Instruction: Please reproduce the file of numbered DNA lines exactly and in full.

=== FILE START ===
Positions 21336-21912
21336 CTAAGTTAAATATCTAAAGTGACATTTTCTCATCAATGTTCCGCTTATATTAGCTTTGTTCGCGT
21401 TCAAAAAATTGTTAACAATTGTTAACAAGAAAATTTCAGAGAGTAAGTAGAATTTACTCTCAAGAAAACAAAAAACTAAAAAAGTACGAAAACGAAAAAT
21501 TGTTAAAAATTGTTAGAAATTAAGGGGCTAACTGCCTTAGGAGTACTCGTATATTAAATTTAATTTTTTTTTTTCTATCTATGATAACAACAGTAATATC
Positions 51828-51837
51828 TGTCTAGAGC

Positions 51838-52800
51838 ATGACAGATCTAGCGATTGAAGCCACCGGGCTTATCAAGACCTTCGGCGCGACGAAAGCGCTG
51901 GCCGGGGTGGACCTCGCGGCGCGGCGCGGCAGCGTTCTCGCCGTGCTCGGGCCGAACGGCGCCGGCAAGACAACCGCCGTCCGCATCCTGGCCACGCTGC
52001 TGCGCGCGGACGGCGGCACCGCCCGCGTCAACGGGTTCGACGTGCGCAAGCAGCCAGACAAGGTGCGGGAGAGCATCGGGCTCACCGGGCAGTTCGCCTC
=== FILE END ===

Positions 21336-21912
21336 CTAAGTTAAATATCTAAAGTGACATTTTCTCATCAATGTTCCGCTTATATTAGCTTTGTTCGCGT
21401 TCAAAAAATTGTTAACAATTGTTAACAAGAAAATTTCAGAGAGTAAGTAGAATTTACTCTCAAGAAAACAAAAAACTAAAAAAGTACGAAAACGAAAAAT
21501 TGTTAAAAATTGTTAGAAATTAAGGGGCTAACTGCCTTAGGAGTACTCGTATATTAAATTTAATTTTTTTTTTTCTATCTATGATAACAACAGTAATATC
Positions 51828-51837
51828 TGTCTAGAGC

Positions 51838-52800
51838 ATGACAGATCTAGCGATTGAAGCCACCGGGCTTATCAAGACCTTCGGCGCGACGAAAGCGCTG
51901 GCCGGGGTGGACCTCGCGGCGCGGCGCGGCAGCGTTCTCGCCGTGCTCGGGCCGAACGGCGCCGGCAAGACAACCGCCGTCCGCATCCTGGCCACGCTGC
52001 TGCGCGCGGACGGCGGCACCGCCCGCGTCAACGGGTTCGACGTGCGCAAGCAGCCAGACAAGGTGCGGGAGAGCATCGGGCTCACCGGGCAGTTCGCCTC